Krystal gets a flying start in epidermolysis bullosa gene therapy
Krystal Biotech shares have surged 53% so far this week on gene therapy data in two patients, but rivals are waiting in the wings.
Patients with the very challenging skin condition epidermolysis bullosa might soon be treated with a topical gene therapy. This is the bet investors made this week when they piled into Krystal Biotech after the company released data from just two patients in a phase I/II trial of KB103.
The serious nature of the disorder and unmet need mean that a potentially curative therapy would be welcomed with open arms. But Krystal still has a long way to go, and several other gene therapy developers are at a similar stage. The company will need to reproduce its results in more patients if it is to come out on top in this rare disease.
The most advanced EB candidate is Amryt’s AP101; the company is awaiting the final interim analysis of its an ongoing phase III trial, due later this year (Amryt awaits crucial readout as it prepares rare disease push, August 14, 2018). This is not a gene therapy but a topical gel formulation of the plant extract botulin. AP101 is already approved to treat partial thickness wounds in Europe, but producing a benefit in EB will be a much tougher task.
EB sufferers have extremely fragile skin that is prone to extensive blistering. Gene and other advanced therapy projects target the dystrophic form of EB and aim to treat its underlying cause by targeting the COL7A1 gene encoding collagen VII; this gene is mutated in dystrophic EB.
All the gene therapy candidates are delivered directly to the skin. Abeona Therapeutics looks to be slightly ahead of Krystal, having reported data from seven patients in an investigator-sponsored candidate of its project, EB-101, at the American Society for Gene and Cell Therapy in Chicago, in May.
At the time Abeona said it planned to start a pivotal study of EB-101 this year.
|Upcoming readouts in epidermolysis bullosa|
|AP101/Episalvan||Amryt Pharma||Betulin formulated as topical gel||Ease, NCT03068780||Interim analysis due Q4 2018|
|EB-101||Abeona Therapeutics||Autologous, ex-vivo COL7A1 gene therapy||NCT01263379||Data on 7 pts reported at ASGCT in May 2018|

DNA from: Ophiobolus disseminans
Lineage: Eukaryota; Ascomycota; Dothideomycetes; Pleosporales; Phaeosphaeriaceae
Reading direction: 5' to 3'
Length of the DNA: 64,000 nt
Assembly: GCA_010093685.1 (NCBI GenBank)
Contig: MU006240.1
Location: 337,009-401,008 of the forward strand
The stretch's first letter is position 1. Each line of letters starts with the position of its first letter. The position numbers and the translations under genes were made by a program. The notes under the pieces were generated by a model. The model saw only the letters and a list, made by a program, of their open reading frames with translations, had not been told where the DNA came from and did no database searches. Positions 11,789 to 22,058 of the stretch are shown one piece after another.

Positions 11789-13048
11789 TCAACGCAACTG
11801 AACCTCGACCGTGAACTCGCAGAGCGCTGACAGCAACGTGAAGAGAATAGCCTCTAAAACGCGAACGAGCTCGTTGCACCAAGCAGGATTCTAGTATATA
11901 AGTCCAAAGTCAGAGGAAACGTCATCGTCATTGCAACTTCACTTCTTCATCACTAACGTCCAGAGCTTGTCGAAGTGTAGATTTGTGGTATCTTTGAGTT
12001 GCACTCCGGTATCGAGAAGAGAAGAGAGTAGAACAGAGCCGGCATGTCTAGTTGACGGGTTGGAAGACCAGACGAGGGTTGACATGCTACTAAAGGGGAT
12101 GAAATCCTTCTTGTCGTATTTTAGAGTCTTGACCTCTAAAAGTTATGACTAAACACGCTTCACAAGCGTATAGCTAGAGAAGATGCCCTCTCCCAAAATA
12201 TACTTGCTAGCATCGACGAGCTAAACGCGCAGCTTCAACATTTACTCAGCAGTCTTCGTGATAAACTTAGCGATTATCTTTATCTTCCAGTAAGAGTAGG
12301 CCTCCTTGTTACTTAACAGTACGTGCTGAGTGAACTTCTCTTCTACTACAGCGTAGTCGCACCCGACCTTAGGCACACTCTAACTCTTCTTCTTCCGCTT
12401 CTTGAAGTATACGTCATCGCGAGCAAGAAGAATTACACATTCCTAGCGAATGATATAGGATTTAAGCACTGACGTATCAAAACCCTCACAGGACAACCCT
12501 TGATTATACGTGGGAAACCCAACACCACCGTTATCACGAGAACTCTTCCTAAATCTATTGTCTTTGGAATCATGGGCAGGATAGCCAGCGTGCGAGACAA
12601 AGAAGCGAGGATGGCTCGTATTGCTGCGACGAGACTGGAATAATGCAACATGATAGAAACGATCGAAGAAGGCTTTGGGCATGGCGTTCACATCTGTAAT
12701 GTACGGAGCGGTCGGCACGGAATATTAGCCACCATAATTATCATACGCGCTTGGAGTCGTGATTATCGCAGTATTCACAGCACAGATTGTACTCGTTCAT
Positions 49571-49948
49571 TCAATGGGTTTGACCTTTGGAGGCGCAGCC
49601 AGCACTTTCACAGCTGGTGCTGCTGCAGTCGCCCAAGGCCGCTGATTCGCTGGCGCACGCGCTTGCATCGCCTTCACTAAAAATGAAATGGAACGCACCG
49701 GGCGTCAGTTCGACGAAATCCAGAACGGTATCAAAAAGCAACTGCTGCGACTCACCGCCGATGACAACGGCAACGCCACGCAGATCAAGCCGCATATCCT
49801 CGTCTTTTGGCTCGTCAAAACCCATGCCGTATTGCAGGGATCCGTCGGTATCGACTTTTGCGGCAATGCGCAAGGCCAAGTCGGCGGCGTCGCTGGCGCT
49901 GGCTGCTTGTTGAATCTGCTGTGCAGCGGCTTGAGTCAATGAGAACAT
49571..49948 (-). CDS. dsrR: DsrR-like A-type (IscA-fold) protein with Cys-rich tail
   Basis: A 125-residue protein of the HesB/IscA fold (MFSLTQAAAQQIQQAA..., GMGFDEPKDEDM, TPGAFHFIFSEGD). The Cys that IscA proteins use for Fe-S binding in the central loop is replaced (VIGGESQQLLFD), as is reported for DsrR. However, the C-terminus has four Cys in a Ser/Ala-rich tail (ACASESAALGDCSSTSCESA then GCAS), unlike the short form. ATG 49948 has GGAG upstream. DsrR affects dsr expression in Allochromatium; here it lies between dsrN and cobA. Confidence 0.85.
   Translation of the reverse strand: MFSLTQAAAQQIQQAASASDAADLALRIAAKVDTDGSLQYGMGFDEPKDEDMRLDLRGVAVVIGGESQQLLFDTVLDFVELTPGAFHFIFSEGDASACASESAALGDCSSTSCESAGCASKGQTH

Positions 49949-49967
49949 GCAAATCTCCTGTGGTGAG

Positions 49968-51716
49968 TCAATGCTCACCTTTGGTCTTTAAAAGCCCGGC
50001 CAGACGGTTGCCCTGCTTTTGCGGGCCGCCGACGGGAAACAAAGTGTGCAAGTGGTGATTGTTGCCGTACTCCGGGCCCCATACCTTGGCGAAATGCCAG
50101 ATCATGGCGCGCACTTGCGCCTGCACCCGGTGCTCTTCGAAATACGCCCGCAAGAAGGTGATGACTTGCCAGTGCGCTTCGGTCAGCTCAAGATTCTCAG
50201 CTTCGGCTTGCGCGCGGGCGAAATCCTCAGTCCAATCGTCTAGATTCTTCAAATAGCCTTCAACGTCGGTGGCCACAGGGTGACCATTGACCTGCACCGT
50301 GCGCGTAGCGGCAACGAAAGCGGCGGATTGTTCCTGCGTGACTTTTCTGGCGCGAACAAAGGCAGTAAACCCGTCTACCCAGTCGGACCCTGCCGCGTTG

|KB103||Krystal Biotech||HSV vectored COL7A1 gene therapy||NCT03536143||Data on 2 pts reported|
|QRX-313||Proqr Therapeutics||RNA-based oligonucleotide – skips exon 73 of COL7A1 gene||Wings, NCT03605069||Interim data due late 2018|
|FCX-007||Fibrocell Science||Lentiviral vector COL7A1 gene therapy||NCT02810951||Interim data due Q1 2019|
|RGN-137||Lenus Therapeutics (Regenerx, G-treeBNT JV)||Tβ4-based dermal gel formulation||NCT03578029||Phase III targeted to start in 2019|
|Diacerein||Castle Creek Pharmaceuticals||Diacerein formulated as topical gel||Delivers, NCT03154333||Primary completion Nov 2018|
|BPM 31510 Topical||Berg||Topical formulation of ubiquinone (co-enzyme Q10)||NCT02793960||Primary completion Jan 2019|
Meanwhile, Proqr Therapeutics started an eight-patient phase I/II trial of its candidate, QRX-313, in the second quarter. Interim data are expected in late 2018, with full results following next year. QRX-313 is not a gene therapy but rather an RNA-based oligonucleotide designed to skip exon 73 of the COL7A1 gene, formulated as a gel applied directly to EB wounds.
And Fibrocell will report interim results from a phase I/II trial of its gene therapy contender, FCX-007, early next year. It is enrolling into the six-patient phase II portion of the study.
All of the four advanced therapy trials, which target the dystrophic form of EB, have slightly different endpoints. This will make them difficult to compare, on top of the usual caveats about cross-trial analyses, but any data on wound healing or closure, and signs that wounds are remaining closed, will be eagerly awaited.
In its presentation this week, Krystal focused on the durability of patients' response. Two patients had two wounds treated, one with KB103 and one with placebo, and in both patients the KB103-treated wounds closed in two weeks. In the first patient, the placebo-treated wound closed in 10 weeks, while in the second the wound did not close completely. The company said the first patient has had 4.5 months of complete wound closure and the second 3.5 months, and they continue to be tracked.
Krystal expects the study to complete this study the first half of next year, and hopes to move into phase III later in 2019.
Other, less innovative EB candidates, including topical projects from Lenus Therapeutics, Castle Creek Pharmaceuticals and Berg, are also awaiting readouts soon.
With EB thought to affect only 1,100-2,500 patients in the US, there will probably not be room for all the advanced therapies. The next readouts will be vital for Krystal, Abeona, Proqr and Fibrocell.